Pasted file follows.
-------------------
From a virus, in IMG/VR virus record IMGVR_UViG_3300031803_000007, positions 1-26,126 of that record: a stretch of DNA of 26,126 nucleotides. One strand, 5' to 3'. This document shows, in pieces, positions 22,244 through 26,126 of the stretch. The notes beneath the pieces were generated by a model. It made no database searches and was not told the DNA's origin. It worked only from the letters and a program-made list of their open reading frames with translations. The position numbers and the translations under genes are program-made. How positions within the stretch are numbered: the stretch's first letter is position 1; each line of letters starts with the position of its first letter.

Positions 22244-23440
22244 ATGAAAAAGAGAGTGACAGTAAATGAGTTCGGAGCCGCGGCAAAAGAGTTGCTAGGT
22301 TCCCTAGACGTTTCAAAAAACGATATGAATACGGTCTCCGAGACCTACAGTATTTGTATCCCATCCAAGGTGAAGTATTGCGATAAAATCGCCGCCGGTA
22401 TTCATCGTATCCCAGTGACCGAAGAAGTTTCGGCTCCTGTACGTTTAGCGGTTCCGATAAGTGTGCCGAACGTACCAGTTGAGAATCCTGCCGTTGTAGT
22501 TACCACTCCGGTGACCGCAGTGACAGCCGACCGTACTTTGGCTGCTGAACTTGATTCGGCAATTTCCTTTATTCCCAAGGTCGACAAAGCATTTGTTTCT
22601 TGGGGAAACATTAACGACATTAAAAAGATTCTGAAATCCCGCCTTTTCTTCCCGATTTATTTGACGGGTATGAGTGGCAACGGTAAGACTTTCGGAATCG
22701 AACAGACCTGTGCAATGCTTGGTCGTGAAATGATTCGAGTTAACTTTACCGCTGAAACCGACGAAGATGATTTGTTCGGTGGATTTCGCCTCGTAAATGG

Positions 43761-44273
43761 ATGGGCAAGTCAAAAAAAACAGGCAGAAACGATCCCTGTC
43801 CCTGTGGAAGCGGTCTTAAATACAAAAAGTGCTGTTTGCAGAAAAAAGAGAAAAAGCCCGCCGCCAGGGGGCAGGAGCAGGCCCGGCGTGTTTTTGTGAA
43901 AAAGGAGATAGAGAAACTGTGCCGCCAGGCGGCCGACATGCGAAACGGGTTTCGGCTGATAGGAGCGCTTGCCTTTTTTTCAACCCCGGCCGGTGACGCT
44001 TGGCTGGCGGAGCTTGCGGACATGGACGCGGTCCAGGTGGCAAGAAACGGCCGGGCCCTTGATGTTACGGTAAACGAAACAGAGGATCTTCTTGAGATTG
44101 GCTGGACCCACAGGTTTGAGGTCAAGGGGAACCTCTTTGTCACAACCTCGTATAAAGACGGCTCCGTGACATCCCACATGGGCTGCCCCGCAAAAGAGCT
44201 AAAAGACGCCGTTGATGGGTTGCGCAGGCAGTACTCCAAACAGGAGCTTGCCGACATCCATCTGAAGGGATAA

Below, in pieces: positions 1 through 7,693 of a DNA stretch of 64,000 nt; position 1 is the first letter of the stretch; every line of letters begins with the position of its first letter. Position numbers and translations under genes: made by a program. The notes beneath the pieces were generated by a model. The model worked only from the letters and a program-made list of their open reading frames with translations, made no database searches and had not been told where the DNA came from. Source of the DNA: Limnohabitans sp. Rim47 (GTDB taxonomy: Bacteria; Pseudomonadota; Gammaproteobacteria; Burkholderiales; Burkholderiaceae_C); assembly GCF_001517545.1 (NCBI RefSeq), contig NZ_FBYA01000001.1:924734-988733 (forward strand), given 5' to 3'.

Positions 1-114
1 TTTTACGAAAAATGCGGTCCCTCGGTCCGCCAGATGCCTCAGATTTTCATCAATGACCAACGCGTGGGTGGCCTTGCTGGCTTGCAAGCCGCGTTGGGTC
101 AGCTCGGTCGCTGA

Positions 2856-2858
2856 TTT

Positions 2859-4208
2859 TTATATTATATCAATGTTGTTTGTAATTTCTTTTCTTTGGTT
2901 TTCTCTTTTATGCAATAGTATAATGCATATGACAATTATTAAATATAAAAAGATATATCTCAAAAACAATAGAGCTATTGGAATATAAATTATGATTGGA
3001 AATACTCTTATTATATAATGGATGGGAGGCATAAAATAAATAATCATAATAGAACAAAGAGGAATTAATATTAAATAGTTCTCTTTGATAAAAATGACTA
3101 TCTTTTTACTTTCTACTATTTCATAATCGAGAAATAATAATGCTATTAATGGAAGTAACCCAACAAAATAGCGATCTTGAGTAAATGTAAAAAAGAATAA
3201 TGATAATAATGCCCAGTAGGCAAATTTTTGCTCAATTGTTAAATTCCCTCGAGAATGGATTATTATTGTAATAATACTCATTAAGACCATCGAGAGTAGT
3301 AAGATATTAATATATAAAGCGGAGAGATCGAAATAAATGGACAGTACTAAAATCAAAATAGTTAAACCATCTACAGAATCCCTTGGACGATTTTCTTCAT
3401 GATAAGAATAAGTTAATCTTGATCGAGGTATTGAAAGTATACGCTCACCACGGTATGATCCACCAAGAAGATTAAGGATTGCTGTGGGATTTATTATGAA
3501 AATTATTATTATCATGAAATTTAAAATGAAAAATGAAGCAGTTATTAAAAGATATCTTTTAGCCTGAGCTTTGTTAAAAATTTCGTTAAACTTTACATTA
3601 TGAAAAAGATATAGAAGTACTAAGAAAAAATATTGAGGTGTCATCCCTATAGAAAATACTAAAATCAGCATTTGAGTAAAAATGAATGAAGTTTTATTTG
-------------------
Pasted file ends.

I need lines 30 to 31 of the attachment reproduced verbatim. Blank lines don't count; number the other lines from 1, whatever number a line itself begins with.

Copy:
3501 AATTATTATTATCATGAAATTTAAAATGAAAAATGAAGCAGTTATTAAAAGATATCTTTTAGCCTGAGCTTTGTTAAAAATTTCGTTAAACTTTACATTA
3601 TGAAAAAGATATAGAAGTACTAAGAAAAAATATTGAGGTGTCATCCCTATAGAAAATACTAAAATCAGCATTTGAGTAAAAATGAATGAAGTTTTATTTG